Project SEARCH Intern Serves as Role Model for Program

Regina Bell, Assistant Section Chief, Division of Social Services, Economic and Family Services; Matthew Schwab, Project Search Intern; David Locklear, Deputy Director, Division of Social Services, Economic and Family Services; and Lynne Little, NC State Refugee Coordinator

Pictured left to right: Regina Bell, Assistant Section Chief, Division of Social Services, Economic and Family Services; Matthew Schwab, Project Search Intern; David Locklear, Deputy Director, Division of Social Services, Economic and Family Services; and Lynne Little, NC State Refugee Coordinator

June 26, 2019 – In a short time, Matthew Schwab has become a Project SEARCH success story for the NC Department of Health and Human Services, having secured internships at two divisions. 

Schwab graduated in May from DHHS’ Project SEARCH program, which combines classroom instruction, career exploration and relevant job-skills training with internships for students with intellectual and other disabilities.  

Project SEARCH is a nationwide initiative that aims to secure competitive employment for people with disabilities. The program also assists students with disabilities transition from school to employment through on-job training. DHHS began the program in 2016.

Schwab, who has Down Syndrome, began an internship with the Division of Social Services’ North Carolina Refugee Program in September 2018. The tasks he worked on in the Refugee Program included: confirming demographic information and adding results to spreadsheets; photographing special events in the program; and verifying service numbers for reporting purposes. Schwab also surveyed the North Carolina Refugee Service Provider agencies to gather information regarding mental health needs and training staff members.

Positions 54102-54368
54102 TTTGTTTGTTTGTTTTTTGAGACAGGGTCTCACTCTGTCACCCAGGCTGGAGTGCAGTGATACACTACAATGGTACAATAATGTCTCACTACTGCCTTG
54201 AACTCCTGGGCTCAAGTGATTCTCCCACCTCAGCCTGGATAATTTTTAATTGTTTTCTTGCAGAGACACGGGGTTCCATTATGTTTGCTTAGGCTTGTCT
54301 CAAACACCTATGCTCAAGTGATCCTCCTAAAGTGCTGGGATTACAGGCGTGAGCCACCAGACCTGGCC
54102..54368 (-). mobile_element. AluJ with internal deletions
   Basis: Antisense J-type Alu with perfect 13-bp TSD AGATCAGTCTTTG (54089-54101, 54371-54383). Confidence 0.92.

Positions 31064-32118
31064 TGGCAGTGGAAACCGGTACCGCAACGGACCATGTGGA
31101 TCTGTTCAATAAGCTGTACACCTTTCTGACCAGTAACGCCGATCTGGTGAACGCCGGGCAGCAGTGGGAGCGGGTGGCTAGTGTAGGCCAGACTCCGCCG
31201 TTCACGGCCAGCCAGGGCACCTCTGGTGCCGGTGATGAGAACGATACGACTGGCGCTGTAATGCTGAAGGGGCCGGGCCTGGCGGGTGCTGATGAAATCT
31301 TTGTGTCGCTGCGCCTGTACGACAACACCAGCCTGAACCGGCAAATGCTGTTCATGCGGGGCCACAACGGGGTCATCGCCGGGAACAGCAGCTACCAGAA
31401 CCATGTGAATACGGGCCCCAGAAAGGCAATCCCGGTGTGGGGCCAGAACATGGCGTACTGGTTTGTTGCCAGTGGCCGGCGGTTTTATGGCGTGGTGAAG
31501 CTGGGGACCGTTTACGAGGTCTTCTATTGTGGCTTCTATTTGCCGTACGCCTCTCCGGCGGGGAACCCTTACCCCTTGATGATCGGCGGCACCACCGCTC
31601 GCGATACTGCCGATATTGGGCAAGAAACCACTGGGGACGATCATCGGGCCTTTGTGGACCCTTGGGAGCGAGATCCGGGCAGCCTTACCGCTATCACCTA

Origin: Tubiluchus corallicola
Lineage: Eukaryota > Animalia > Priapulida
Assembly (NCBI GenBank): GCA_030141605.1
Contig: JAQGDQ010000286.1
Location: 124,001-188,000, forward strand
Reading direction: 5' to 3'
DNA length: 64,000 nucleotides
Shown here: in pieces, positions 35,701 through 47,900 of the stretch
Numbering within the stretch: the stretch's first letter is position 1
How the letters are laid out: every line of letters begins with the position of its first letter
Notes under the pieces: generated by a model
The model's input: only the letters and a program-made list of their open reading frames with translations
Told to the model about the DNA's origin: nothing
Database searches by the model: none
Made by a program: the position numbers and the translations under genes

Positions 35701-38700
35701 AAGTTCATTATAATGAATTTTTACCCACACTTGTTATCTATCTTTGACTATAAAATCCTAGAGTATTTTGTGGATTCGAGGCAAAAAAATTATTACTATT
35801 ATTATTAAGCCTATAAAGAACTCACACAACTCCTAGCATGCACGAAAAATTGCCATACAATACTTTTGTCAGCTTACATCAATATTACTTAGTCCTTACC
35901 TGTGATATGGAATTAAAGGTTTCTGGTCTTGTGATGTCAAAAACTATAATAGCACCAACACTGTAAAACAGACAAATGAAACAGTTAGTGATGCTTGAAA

In November, Schwab discussed the results of the survey at the statewide Refugee Advisory Council meeting in Greensboro. The Refugee Program also used the information gathered by Schwab in a federal grant proposal to support health and emotional wellness of refugees. 

North Carolina State Refugee Coordinator Lynne Little said Schwab had a positive impact on their program. 

“Schwab’s contribution to the Refugee Program, work ethic and positive attitude will be felt long after he moves on to his next big project,” Little said. 

During his time in Project SEARCH, Schwab did three 9-week rotations for internships. He completed two internships in Refugee Services and one rotation at Medicaid. 

DHHS is not Schwab’s first foray into state government. Schwab interned at the NC General Assembly for Rep. John Bradford in 2018 as he worked on several bills related to employment and adults with intellectual disabilities. 

“It’s new for me to work for a branch of state government,” Schwab said. “I’ve been at the top, with the General Assembly, but now working with the Department of Health and Human Services, it’s my favorite department—the only department I’ve worked at, but my favorite!”

For the future, Schwab is interested in politics and state government. 

“Project SEARCH is important to me because I am not a stranger to the workforce, but I want to find more stable jobs,” he said. “I am at the age to start an independent life, so I can be a normal citizen. Back in 1997, there was not a lot of resources. Now we can have a lot more resources with the help of legislators.”

Schwab is a public speaker, advocate and ambassador for individuals with special needs. Watch videos of his speeches on his YouTube channel or on his website.
 

Author: 
Gretchen Kalar